Not too long ago I posted a recipe for Methi Masala Shrimps. Some of my friends tried it and loved it. I usually make that for starters and it is always a hit. I happen to know quite a few combinations and permutations of spices and being absolutely hyper and restless with most things, I keep trying them out with different kinds of meat and fish. The results are not always good trust me, but the one I 'formulated' last night, was thankfuly a success. Gosh, I do sound imprtant huh!  I shared on my FB page that I was not in a mood to cook at all last night and yet the menu plan for Tuesday was already in place, the ingredients bought for it and some prep done by my maid before she left. She is a Bangladeshi and has no ewwwiness in handling fish/seafood, so I got her to wash the Shrimps I was planning to cook. Much to my relief, the fish mongers here will devein and shell the prawns for us.  If I were doing it myself, I would have expected nothing less than diamonds from hubster. Handling and cleaning of anything 'fishy' is not my scene, thank you.

Anyhow, true to myself, I had to come up with a different spice blend for my curry since I wasn't really keen on our usual family Kerela curry . It would have to be distinctively North Indian. So here is what I did. Read on to know what you will need.

1/2 kg fresh shrimps, shelled, de-veined, washed and drained.
1 large onion, chopped fine
1 large tomato, chopped fine
1 tbsp of ginger garlic paste

2 tbsp each of fresh corriander and mint leaves- to garnish

And oooh, my own spice blend : although there is no such thing as 'my own whatever....' , one  cannot really own a recipe if you know what I mean.

1 tsp black cumin seeds i.e shahi jeera
6 green cardamoms
6 cloves
10 black pepper corns
1' cinnamon stick
Nutmeg- just about the size of the nail of your little pinky finger, and I do hope you dont have a humungous pinki-finger-nail.
1 whole dry red chilli ( optional, I didn't use it, however use according  to your  preferance)
1 tbsp heaped almond powder, crush/grind whole almonds



Dry roast the spices mentioned above, except the almond powder in an iron skillet or a non stick pan. Cool and coarsely grind along with almond powder. Keep aside.

1/2 tsp of turmeric
1/2 tsp of red chilli powder
2tbsp fresh cream
1tbsp heaped Kasoori Methi- dry fenugreek leaves,crush between palms and keep.
Salt to taste
Mustard oil or peanut or sesame oil- 4-5 tbsp

* PS-  use red chillies-whole or powdered according to your choice, I didnt use much at all because I had already used crushed black pepper, more than what I have recomended above.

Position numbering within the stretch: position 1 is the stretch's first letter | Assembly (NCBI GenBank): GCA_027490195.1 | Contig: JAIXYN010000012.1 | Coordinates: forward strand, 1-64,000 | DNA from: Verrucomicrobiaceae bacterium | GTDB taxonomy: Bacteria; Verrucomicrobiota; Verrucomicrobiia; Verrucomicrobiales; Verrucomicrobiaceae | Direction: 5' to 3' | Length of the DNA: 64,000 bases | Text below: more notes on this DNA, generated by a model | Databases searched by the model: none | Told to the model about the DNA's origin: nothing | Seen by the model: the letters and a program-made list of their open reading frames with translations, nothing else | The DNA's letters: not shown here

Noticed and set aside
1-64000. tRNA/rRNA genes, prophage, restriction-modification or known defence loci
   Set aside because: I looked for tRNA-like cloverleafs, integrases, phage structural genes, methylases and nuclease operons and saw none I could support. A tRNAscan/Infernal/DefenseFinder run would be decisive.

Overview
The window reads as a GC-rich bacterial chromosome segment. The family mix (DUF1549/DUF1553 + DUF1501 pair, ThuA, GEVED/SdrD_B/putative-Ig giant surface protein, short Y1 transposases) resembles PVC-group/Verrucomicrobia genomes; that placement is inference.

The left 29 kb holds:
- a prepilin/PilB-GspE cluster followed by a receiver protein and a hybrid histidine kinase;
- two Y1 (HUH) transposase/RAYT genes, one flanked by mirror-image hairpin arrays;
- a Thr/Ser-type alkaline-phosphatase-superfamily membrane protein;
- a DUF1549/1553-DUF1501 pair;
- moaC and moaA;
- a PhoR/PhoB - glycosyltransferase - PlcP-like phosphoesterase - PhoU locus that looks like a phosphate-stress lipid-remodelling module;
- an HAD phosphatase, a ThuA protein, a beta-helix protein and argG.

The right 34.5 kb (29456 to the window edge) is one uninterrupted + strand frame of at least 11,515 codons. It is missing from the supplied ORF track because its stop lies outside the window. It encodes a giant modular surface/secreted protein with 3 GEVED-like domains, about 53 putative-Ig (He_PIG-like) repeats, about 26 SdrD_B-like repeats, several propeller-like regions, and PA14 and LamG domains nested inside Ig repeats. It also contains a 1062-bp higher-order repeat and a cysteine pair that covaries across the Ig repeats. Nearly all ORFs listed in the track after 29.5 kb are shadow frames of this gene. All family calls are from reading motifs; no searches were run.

Heat the oil in a round wok/Kadai. Start by frying and browning the ginger garlic paste, followed by the chopped onions. On medium flame, be patient and keep browning untill the oil seperates. Add the chopped tomatoes. Mix/stir/fry/brown again untill the tomatoes are mushy and completely softened. Look for the oil seperating. Now add the ground spices, turmeric, chilli powder if using and salt to taste. Mix well. Cover and cook for about five minutes on low to medium flame, this is for the almond to integrate rather than for the spices to cook because we have already roasted them beforehand. Add about 1/2 cup of hot water should you feel the curry paste is becoming too thick or is sticking to the bottom. We need to get the curry completely ready before we add the shrimps since they cook in no time and we cant let it get over cooked. In the picture below, you can make note of the ground spices with the almonds. It is coarse in texture as you can see. 


The amount and measures I have recommended is not a large one. So the entire cooking time of the curry base wont be more than fifteen minutes, covered on low flame. Or even lesser. In about 10-15 minutes of slow cooking, open lid and add the shrimps. They will rapidly release moisture, so you dont need to add any more water. Mix the shrimps around in the curry. Now sprinkle some crushed Kasoori methi, corriander and mint leaves, dot the top with cream all over, check salt, cover and let the shrimps cook for just five minutes. Turn off the flame and dont remove the lid yet. Let it sit, the cream would have melted and made the curry creamy smooth.